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Spotlight With David Daggett: School Bus Safety

child-getting-on-school-bus

School is now back in session full-time, and it is a good time for some reminders about school bus safety.  On my commute into the office each day, I encounter several school buses taking our young people to their classrooms for a full day of learning. As a child I rode one of those busses to school, and I bet you did too. I know that as a child on one of those yellow buses, neither you nor I gave one thought about the other cars on the road. We also never realized the efforts that our families, school administrators, teachers, and wider community gave to keeping us safe while traveling to and from school.

Did you know that students are about 70 times more likely to get to school safely when taking a school bus instead of traveling by car? Isn’t that amazing? The collective effort we as a society have put into thoughtful bus routes, stops, and the rules and regulations surrounding school buses mean that our children are protected when around or near a school bus. Nevertheless, we all need a reminder about school bus safety to ensure that our students are safe on their way to their most important job: learning.

First – Make sure that you are aware of any and all bus stops along your commute. Be aware of your surroundings. I know that a new bus stop popped up on my commute this year, and I am extra-careful driving past that bus stop now. Parents, instruct your kids to stand six feet away from the curb so that they are very clearly out of the road.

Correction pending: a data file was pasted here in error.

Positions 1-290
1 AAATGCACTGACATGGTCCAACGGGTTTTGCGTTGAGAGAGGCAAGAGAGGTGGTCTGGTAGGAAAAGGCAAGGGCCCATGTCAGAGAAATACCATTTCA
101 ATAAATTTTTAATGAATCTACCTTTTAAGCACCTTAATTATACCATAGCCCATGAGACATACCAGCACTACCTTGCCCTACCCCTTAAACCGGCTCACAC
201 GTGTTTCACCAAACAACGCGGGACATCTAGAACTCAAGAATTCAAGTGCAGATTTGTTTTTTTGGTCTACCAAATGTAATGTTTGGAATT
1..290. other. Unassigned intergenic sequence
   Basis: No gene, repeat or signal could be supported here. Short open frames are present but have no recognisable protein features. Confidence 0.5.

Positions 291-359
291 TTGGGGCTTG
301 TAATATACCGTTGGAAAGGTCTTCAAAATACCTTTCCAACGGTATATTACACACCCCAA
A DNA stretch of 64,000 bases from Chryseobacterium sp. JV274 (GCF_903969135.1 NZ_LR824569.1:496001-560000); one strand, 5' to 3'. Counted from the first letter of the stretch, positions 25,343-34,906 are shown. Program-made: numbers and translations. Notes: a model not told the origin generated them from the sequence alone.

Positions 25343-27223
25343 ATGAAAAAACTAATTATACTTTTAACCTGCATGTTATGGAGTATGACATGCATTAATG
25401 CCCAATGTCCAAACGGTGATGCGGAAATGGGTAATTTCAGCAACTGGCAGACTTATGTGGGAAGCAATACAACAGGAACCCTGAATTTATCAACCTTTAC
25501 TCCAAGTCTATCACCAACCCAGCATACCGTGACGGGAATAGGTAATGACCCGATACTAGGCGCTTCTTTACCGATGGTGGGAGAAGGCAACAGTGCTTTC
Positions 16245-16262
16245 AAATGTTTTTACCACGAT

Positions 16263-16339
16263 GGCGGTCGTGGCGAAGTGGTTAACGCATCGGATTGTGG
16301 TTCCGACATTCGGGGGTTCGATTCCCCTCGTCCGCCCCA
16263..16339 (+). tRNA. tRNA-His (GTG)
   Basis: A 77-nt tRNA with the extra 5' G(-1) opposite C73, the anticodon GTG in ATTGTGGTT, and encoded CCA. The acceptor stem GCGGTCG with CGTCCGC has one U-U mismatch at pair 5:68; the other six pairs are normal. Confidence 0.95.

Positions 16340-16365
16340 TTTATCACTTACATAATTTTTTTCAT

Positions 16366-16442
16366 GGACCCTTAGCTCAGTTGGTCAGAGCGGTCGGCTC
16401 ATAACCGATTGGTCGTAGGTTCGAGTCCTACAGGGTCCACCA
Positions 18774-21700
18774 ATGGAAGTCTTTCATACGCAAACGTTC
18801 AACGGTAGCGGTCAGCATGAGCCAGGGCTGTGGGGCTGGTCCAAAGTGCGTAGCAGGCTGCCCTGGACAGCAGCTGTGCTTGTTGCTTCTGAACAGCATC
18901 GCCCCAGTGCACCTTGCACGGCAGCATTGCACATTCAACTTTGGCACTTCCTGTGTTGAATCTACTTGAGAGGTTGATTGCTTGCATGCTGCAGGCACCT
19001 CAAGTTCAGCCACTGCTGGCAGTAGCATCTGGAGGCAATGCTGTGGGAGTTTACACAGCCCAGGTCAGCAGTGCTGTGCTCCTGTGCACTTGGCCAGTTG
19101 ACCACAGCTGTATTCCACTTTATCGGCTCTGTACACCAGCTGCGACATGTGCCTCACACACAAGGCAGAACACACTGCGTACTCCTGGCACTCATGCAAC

Next, as a driver, make sure that you are familiar with the laws regarding school buses. When in doubt, always stop for any school bus that has stopped on the road. Unlawfully passing a school bus carries a minimum fine of $500 and runs the risk of hitting and severely injuring a young student. Passing a stopped school bus is the most dangerous to our youngsters who ride the bus. PLEASE stop for school buses!

Lastly, if you really want to have a good day, make someone else have a good day first. A great place to start is with our youth.  Of course, it is in our own self-interest because they are our future. Try this – when you see youngsters waiting at a bus stop (some are very young and are out very early) take just a couple of seconds to slow down and offer an encouraging word out the window or a wave. Collectively we can help our young people get started on a positive note… and you will too!

Thank you for joining us in helping keep our students safe!

Tori was very helpful and it was a pleasure to have her handle my case. It was her hard work that the process was very short. Thank you so much!

Todd Yarbrough